close
Advertisement
Can't connect right now! retry

add The News to homescreen

tap to bring up your browser menu and select 'Add to homescreen' to pin the The News web app

Got it!

add The News to homescreen

tap to bring up your browser menu and select 'Add to homescreen' to pin the The News web app

Got it!
REUTERS
November 4, 2018

US courts rule against Georgia on voter suppression cases

World

REUTERS
November 4, 2018

WASHINGTON: Two federal courts on Friday issued rulings that order Georgia to allow some 3,000 naturalized U.S. citizens to vote in elections next week and prevent the state from throwing out some absentee ballots. The rulings are a rebuke to Secretary of State Brian Kemp, whose office oversees the voter rolls and who is the Republican candidate in the state’s hotly contested guberNatorial race.

The issue of voter suppression has been central to the governor’s race in Georgia, where Kemp is facing Democratic candidate Stacey Abrams, who is seeking to become the country’s first female, black governor. The rulings are a rebuke to Secretary of State Brian Kemp, whose office oversees the voter rolls and who is the Republican candidate in the state’s hotly contested guberNatorial race.

The issue of voter suppression has been central to the governor’s race in Georgia, where Kemp is facing Democratic candidate Stacey Abrams, who is seeking to become the country’s first female, black governor.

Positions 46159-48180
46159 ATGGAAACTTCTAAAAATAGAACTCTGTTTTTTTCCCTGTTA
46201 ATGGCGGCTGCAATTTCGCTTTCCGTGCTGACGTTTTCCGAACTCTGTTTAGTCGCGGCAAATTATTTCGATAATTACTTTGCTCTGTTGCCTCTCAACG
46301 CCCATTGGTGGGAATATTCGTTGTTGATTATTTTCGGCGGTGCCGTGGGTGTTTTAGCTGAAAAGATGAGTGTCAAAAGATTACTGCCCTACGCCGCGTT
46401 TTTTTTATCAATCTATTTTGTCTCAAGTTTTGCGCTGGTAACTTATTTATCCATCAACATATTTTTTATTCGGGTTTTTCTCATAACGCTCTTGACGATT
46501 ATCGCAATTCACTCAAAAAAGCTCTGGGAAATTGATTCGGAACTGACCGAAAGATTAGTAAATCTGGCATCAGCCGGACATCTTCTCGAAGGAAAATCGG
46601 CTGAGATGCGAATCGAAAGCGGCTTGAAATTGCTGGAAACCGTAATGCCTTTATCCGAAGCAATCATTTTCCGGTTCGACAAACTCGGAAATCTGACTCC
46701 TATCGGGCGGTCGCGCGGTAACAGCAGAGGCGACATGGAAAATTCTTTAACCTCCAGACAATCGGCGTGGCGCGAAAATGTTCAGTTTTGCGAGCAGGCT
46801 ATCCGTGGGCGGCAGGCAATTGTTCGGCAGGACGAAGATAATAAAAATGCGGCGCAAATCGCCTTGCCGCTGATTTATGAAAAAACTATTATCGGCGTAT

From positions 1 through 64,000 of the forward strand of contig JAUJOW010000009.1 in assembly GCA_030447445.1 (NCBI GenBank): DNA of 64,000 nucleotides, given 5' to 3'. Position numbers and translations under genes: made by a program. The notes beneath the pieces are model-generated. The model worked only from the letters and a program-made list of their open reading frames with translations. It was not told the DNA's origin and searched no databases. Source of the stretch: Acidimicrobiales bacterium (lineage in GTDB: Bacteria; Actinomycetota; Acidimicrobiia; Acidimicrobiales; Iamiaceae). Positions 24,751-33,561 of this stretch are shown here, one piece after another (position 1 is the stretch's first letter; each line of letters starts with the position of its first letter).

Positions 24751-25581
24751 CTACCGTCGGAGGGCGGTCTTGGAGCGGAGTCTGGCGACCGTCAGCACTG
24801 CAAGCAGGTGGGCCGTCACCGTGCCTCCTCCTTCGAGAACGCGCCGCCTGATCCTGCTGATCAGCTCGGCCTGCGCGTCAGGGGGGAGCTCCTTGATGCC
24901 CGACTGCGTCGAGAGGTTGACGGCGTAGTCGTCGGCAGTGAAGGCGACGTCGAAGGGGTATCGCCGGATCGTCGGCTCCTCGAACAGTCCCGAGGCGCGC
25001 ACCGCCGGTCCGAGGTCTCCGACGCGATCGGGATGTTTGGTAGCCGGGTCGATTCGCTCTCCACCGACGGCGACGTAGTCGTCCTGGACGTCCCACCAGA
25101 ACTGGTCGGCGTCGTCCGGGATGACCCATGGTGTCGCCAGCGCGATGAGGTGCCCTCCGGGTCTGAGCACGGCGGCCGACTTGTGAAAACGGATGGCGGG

The rulings are a rebuke to Secretary of State Brian Kemp, whose office oversees the voter rolls and who is the Republican candidate in the state’s hotly contested guberNatorial race. The issue of voter suppression has been central to the governor’s race in Georgia, where Kemp is facing Democratic candidate Stacey Abrams, who is seeking to become the country’s first female, black governor.

Civil rights groups celebrated the ruling on naturalized citizens as a major victory.

“With respect to Tuesday’s election, we deem this a total victory in our fight against Secretary of State Brian Kemp’s exact-match scheme,” said Kristen Clarke, president and executive director of the Lawyers’ Committee for Civil Rights Under Law. The ruling on absentee ballots stems from a lawsuit by the American Civil Liberties Union and others against Kemp and county registrars. A District Court judge granted the temporary restraining order last week, prompting the state to appeal the decision. “Once again, a court has blocked Georgia’s attempt to obstruct voters,” said Sophia Lakin, staff attorney with the ACLU’s Voting Rights Project. “This ruling is a huge victory as we round the final turn to the midterms.”

Topstory minus plus

Opinion minus plus

Newspost minus plus

Editorial minus plus

National minus plus

World minus plus

Sports minus plus

Business minus plus

Karachi minus plus

Lahore minus plus

Islamabad minus plus

Peshawar minus plus